Researchers at Binghamton University, State University of New York have created a micro-scale biological solar cell that generates a higher power density for longer than any existing cell of its kind.

ESnet's Science DMZ Design Could Help Transfer, Protect Medical Research Data

As medicine becomes more data-intensive, Berkeley Lab & ESnet's Medical Science DMZ eyed as secure solution for transferring data

Breakthrough Cuttable, Flexible, Submersible and Ballistic-Tested Lithium-ion Battery Offers New Paradigm of Safety and Performance

Breakthrough Cuttable, Flexible, Submersible and Ballistic-Tested Lithium-ion Battery Offers New Paradigm of Safety and Performance

Chemical Treatment Improves Quantum Dot Lasers

One of the secrets to making tiny laser devices such as opthalmic surgery scalpels work even more efficiently is the use of tiny semiconductor particles, called quantum dots. In new research at Los Alamos National Laboratory's Nanotech Team, the ~nanometer-sized dots are being doctored, or "doped," with additional electrons, a treatment that nudges the dots ever closer to producing the desired laser light with less stimulation and energy loss.

Neutrons Observe Vitamin B6-Dependent Enzyme Activity Useful for Drug Development

Scientists at the Department of Energy's Oak Ridge National Laboratory have performed neutron structural analysis of a vitamin B6-dependent protein, potentially opening avenues for new antibiotics and drugs to battle diseases such as drug-resistant tuberculosis, malaria and diabetes. Specifically, the team used neutron crystallography to study the location of hydrogen atoms in aspartate aminotransferase, or AAT, an enzyme vital to the metabolism of certain amino acids.

Scientists Decode the Origin of Universe's Heavy Elements in the Light From a Neutron Star Merger

On Aug. 17, scientists around the globe were treated to near-simultaneous observations by separate instruments that would ultimately be confirmed as the first measurement of the merger of two neutron stars and its explosive aftermath.

PPPL Takes Detailed Look at 2-D Structure of Turbulence in Tokamaks

Article describes study of cross-correlation of turbulence in tokamaks.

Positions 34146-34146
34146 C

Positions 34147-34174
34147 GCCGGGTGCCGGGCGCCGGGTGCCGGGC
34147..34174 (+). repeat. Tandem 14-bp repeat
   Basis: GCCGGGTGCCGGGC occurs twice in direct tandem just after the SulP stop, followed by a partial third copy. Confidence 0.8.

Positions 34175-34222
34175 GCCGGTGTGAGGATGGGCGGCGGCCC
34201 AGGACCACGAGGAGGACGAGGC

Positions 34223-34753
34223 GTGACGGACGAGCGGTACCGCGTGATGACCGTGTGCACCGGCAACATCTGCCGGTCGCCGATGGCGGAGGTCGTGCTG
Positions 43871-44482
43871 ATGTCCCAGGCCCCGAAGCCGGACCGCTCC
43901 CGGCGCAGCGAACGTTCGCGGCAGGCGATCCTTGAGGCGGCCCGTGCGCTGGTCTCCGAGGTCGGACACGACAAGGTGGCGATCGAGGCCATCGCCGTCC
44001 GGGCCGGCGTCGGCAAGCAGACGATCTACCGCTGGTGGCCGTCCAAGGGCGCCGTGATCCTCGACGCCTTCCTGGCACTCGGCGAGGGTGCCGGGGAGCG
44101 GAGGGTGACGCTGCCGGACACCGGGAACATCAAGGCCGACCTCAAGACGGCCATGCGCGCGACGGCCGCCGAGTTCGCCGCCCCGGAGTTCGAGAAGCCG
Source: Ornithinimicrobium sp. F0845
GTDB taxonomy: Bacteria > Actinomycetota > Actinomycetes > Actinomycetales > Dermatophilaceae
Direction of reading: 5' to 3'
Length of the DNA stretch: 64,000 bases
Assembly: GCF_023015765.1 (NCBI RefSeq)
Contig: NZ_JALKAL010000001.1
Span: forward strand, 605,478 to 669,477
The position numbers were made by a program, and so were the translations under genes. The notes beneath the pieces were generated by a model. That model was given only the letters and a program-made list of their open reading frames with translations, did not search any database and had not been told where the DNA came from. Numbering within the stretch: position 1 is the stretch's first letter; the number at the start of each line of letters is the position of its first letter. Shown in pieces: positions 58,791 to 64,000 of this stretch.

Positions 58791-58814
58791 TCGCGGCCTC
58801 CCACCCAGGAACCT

New Method to Detect Spin Current in Quantum Materials Unlocks Potential for Alternative Electronics

A new method that precisely measures the mysterious behavior and magnetic properties of electrons flowing across the surface of quantum materials could open a path to next-generation electronics. A team of scientists has developed an innovative microscopy technique to detect the spin of electrons in topological insulators, a new kind of quantum material that could be used in applications such as spintronics and quantum computing.

Purple Power: Synthetic 'Purple Membranes' Transform Sunlight to Hydrogen Fuel

Argonne researchers have found a new way to produce solar fuels by developing "synthetic purple membranes." These membranes involve an assembly of lipid nanodiscs, man-made proteins, and semiconducting nanoparticles that, when taken together, can transform sunlight into hydrogen fuel.

Sandia Researchers Use Direct Numerical Simulations to Enhance Combustion Efficiency and Reduce Pollution in Diesel Engines

A "cool flame" may sound contradictory, but it's an important element of diesel combustion -- one that, once properly understood, could enable better engine designs with higher efficiency and fewer emissions.

Converting Carbon Dioxide to Carbon Monoxide Using Water, Electricity

Researchers at the University of Illinois at Chicago and the Joint Center for Artificial Photosynthesis have determined how electrocatalysts can convert carbon dioxide to carbon monoxide using water and electricity. The discovery can lead to the development of efficient electrocatalysts for large scale production of synthesis gas -- a mixture of carbon monoxide and hydrogen.

International Team Reconstructs Nanoscale Virus Features from Correlations of Scattered X-rays

Berkeley Lab researchers contributed key algorithms which helped scientists achieve a goal first proposed more than 40 years ago - using angular correlations of X-ray snapshots from non-crystalline molecules to determine the 3D structure of important biological objects.